With election week upon us in the US, it's a good time to look back at some effective forms of political protest throughout history. Consequently, the acts of Irish suffragette Mary Maloney are garnering attention and applause on social media. 

Who was Mary Maloney and what did she do? 

Maloney was a member of the Women's Freedom League, who staged peaceful protest campaigns for women's suffrage and sexual equality in the UK throughout the early 1900s. 

Maloney was most famous for her acts of protest during the 1908 by-elections of Dundee, Scotland, in which a 34-year-old Winston Churchill was running to regain a seat in Parliament. 

Namely, she would appear at Churchill's speaking engagements, demand that he apologize for insulting remarks he had made about the women's suffrage movement, and proceed to drown him out by ringing a large bell when he refused and attempted to carry on with his planned remarks. 

Read more: Winston Churchill ordered Black and Tans into Ireland in 1920

TIL that an Irish suffragette named Mary Maloney followed Winston Churchill around in his every move for a week ringing a very large bell every time he tried to speak. Her most famous “interruption” was on May 6th 1908 while Churchill was campaigning in Dundee. from r/todayilearned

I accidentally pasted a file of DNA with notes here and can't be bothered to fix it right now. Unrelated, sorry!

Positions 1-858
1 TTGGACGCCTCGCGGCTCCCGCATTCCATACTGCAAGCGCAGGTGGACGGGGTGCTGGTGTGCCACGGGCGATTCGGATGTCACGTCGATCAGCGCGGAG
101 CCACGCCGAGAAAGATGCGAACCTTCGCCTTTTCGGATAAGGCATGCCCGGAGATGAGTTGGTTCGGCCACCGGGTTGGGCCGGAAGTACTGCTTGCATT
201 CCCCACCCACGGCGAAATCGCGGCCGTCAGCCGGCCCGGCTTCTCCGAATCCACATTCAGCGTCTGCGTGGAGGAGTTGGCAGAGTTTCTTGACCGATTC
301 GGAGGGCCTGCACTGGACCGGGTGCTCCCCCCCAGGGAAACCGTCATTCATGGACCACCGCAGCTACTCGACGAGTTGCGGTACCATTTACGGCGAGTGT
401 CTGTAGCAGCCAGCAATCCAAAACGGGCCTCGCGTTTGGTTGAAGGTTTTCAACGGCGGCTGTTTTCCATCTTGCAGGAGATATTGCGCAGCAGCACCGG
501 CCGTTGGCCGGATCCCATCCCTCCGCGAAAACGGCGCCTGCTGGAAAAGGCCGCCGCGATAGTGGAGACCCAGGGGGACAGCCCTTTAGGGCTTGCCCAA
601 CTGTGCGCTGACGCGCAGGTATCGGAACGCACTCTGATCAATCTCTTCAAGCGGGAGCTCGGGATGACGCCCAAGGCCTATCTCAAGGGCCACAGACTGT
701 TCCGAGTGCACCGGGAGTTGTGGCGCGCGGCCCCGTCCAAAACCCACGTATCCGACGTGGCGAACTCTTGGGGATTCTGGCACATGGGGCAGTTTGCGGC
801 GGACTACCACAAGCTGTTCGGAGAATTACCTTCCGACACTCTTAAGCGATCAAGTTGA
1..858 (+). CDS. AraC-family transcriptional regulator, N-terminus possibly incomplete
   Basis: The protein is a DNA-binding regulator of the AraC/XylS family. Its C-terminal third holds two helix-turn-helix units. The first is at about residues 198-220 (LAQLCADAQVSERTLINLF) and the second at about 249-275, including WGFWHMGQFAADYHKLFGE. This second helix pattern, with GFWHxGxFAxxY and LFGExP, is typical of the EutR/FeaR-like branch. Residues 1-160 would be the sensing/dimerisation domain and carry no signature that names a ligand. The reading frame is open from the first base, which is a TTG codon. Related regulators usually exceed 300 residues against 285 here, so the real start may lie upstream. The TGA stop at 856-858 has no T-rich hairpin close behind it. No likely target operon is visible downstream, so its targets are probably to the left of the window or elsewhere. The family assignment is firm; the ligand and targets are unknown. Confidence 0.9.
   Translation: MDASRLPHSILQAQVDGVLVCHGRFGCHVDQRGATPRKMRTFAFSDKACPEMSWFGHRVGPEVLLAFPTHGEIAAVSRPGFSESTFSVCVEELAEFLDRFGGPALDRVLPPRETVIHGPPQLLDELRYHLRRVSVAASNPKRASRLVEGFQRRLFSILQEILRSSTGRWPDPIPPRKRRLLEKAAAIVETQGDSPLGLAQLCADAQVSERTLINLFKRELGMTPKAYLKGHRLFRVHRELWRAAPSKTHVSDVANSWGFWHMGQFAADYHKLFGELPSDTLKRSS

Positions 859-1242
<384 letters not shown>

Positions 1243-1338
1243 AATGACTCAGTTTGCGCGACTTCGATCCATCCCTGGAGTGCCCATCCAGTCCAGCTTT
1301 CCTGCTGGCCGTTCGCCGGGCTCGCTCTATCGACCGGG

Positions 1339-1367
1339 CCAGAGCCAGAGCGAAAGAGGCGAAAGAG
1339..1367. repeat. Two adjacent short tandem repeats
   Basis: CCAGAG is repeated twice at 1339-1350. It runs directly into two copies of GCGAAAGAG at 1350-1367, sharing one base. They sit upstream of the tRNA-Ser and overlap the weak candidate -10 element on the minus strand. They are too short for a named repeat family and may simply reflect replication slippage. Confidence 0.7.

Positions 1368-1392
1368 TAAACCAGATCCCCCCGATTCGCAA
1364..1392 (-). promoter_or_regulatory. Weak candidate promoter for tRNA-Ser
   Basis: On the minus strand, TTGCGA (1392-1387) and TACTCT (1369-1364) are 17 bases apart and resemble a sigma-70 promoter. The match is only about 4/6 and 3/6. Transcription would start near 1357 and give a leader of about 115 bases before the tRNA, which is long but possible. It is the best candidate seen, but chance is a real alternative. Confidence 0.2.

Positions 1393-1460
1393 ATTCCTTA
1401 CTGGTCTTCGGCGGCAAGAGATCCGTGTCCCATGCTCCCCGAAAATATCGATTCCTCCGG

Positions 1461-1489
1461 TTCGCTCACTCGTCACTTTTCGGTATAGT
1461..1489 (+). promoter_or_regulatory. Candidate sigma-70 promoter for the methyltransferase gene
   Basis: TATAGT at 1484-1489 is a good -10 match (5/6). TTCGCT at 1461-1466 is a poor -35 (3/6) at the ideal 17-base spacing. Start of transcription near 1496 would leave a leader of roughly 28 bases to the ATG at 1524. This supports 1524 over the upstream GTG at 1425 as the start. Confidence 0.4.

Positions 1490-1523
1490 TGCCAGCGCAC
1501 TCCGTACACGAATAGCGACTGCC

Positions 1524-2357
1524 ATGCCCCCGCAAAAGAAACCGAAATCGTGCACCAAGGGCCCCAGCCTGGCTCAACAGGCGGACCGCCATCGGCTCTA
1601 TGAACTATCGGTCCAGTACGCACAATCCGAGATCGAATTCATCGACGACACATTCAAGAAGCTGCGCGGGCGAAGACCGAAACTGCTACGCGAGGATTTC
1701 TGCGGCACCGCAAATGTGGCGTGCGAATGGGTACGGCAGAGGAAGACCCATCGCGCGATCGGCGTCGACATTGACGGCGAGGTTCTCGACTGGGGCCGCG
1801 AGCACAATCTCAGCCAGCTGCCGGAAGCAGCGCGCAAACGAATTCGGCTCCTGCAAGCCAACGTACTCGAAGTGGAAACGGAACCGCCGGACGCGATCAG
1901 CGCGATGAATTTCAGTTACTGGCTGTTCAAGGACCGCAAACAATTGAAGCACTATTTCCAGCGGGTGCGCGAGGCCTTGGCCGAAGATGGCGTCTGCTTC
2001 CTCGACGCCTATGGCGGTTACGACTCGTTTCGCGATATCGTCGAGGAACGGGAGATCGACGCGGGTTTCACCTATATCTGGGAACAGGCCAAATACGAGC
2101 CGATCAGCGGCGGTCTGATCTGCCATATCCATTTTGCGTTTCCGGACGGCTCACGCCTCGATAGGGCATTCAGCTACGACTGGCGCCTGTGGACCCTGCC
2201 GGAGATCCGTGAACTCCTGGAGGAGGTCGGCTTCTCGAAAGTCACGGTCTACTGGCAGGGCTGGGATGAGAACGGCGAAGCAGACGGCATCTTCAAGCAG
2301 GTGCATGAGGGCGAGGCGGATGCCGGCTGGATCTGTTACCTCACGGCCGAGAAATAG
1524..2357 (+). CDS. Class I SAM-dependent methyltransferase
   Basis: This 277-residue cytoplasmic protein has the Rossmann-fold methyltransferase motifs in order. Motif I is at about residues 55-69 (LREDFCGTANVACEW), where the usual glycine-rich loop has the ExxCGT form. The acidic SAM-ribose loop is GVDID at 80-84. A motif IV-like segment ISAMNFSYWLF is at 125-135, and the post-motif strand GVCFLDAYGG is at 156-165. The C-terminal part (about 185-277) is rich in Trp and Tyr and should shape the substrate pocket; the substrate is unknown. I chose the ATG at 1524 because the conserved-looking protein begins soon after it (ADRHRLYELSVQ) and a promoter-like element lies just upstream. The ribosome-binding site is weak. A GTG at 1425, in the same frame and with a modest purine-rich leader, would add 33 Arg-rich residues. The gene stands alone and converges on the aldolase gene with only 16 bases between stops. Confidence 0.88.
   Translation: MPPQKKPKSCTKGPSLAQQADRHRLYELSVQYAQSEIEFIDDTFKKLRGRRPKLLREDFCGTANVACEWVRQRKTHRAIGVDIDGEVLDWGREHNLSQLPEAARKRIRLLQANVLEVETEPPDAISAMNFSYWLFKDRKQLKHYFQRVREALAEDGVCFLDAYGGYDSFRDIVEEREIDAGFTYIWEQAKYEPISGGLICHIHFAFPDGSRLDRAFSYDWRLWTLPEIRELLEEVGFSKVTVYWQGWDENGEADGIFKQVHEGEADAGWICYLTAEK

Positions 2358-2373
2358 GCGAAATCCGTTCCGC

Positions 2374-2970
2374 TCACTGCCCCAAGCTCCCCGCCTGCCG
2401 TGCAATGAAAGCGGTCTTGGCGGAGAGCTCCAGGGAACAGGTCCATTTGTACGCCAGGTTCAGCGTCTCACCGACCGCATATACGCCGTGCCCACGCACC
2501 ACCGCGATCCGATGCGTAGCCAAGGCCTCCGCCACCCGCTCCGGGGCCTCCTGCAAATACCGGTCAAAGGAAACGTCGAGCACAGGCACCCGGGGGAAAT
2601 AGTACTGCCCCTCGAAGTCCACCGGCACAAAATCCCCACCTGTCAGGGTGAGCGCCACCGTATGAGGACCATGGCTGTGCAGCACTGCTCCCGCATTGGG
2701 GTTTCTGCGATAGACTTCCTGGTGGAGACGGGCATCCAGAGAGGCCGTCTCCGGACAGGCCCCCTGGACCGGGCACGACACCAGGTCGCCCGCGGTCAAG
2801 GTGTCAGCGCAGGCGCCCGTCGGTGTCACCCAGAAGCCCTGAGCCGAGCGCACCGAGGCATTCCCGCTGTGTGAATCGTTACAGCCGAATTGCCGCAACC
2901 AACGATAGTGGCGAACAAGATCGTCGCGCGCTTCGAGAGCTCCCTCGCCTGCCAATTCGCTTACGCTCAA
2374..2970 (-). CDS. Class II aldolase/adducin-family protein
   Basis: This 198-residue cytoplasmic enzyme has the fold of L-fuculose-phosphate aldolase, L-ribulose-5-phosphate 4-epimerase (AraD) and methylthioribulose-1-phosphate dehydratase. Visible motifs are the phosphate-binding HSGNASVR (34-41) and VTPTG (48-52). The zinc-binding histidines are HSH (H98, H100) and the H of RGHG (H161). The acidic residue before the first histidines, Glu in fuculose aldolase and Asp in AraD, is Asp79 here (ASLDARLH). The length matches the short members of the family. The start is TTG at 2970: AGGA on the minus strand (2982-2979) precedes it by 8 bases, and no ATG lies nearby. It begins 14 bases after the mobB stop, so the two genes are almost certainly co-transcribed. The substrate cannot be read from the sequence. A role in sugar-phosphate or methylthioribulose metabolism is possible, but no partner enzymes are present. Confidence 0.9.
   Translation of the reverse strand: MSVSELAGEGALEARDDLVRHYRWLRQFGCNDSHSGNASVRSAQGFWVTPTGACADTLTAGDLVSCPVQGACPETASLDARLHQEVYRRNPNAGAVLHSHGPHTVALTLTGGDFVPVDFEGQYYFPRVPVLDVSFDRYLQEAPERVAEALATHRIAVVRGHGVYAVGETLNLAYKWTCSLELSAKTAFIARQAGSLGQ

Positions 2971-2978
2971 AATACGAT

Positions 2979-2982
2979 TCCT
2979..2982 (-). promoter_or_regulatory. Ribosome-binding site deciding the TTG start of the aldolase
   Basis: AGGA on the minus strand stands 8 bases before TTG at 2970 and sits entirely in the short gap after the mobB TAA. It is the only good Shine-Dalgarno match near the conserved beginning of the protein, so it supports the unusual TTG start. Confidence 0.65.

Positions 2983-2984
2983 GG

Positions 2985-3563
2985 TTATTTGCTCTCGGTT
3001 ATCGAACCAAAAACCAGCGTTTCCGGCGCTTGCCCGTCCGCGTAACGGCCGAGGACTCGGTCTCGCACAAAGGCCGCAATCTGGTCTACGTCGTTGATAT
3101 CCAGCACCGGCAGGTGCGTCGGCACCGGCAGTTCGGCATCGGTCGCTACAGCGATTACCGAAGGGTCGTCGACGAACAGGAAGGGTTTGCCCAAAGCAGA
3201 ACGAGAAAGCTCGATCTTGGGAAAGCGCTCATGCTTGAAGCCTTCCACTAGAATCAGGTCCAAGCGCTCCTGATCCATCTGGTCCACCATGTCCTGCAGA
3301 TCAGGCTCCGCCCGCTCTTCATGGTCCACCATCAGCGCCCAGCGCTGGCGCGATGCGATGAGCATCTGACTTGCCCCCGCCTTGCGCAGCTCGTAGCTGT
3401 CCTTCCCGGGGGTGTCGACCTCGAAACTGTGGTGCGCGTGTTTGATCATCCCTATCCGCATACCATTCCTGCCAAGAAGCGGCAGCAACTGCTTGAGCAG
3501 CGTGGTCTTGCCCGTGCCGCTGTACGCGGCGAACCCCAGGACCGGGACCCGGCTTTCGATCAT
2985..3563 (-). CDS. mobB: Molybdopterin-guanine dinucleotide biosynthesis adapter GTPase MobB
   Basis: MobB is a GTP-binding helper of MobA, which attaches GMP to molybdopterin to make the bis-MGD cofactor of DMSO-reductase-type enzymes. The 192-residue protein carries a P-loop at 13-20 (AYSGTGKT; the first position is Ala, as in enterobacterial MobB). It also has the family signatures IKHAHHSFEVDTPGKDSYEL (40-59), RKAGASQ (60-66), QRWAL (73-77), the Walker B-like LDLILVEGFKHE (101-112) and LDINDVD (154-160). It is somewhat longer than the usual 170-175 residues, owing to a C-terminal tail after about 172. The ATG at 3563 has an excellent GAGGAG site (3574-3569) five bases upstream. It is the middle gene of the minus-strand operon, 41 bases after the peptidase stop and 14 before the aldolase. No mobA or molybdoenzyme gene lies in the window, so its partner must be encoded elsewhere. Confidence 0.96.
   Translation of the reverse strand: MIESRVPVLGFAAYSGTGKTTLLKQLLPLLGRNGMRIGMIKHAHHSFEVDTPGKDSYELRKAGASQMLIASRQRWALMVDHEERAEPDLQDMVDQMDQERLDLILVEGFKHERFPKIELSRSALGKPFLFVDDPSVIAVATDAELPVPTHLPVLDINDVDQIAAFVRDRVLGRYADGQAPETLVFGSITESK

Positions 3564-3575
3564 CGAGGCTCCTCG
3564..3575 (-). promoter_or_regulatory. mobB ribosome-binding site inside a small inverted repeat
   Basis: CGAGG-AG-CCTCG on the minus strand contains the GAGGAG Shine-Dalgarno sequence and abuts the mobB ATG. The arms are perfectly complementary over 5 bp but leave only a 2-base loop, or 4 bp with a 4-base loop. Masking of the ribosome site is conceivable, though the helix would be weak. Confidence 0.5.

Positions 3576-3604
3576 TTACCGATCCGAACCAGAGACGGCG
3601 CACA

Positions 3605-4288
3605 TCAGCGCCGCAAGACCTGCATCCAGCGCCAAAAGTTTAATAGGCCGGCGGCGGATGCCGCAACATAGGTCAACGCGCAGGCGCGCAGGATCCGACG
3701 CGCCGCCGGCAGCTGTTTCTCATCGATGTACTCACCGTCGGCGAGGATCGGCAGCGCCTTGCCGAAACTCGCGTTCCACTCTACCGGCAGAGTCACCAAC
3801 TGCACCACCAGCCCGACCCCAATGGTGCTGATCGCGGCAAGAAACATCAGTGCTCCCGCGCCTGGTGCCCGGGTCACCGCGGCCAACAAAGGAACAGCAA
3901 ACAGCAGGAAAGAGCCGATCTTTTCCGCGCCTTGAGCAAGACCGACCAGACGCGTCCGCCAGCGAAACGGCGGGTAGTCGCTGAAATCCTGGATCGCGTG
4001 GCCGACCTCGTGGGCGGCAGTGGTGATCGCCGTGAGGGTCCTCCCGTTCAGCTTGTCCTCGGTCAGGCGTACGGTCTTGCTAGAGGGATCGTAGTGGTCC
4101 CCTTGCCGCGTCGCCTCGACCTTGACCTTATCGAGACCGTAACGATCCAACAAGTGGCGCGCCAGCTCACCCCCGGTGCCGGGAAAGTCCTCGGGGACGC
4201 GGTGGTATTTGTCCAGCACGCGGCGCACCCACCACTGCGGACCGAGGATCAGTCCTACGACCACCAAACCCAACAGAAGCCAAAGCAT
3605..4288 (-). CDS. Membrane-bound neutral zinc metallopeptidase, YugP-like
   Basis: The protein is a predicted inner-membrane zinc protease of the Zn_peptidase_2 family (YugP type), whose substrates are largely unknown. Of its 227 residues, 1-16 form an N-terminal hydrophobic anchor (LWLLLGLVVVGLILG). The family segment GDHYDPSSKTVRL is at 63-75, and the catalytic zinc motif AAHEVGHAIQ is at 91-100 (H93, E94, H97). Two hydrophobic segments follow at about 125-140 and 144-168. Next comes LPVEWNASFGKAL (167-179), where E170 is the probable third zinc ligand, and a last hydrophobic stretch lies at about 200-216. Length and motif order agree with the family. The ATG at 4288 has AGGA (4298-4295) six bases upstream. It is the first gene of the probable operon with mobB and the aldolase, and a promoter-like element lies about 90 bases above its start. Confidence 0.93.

According to this segment from the archives of the London Evening News, it was quite effective. 

The heading in the photo above, from May 9, 1908, reads "A Speech Spoiled: Miss Molony's Successful Interruption of the Liberal Candidate," and continues: 

On Monday, when Mr. Churchill was addressing a meeting of workmen during dinner-time at a large factory, Miss Molony, an Irish Suffragist, appeared on the scene in a carriage, and began to drown the speaker's voice with a hand-bell. She declared that the Liberal candidate should not address an open-air meeting in Dundee until he had apologised for some recent remarks about women politicians. For some time Mr. Churchill struggled good-humouredly against the bell, but at last he gave up the effort in despair, saying, "If she thinks that is a reasonable argument she may use it. I don't care. I bid you good afternoon."

The most thorough account of Mary Maloney's life available is on the website Indie Tours, which offers many fascinating stories from Irish suffrage. If you're looking to learn more, check out this post for research on her real name, a delightful account of her being given the nickname "La Belle Maloney," and stories of her later protests, including climbing the Parliament's Richard the Lionheart statue and refusing to come down until finishing her speech on voting rights for women. 

Read more: Celebrating Winston Churchill Day with his surprising views on a united Ireland

Mary Maloney rings her bell at Winston Churchill London Evening News Archives, 1908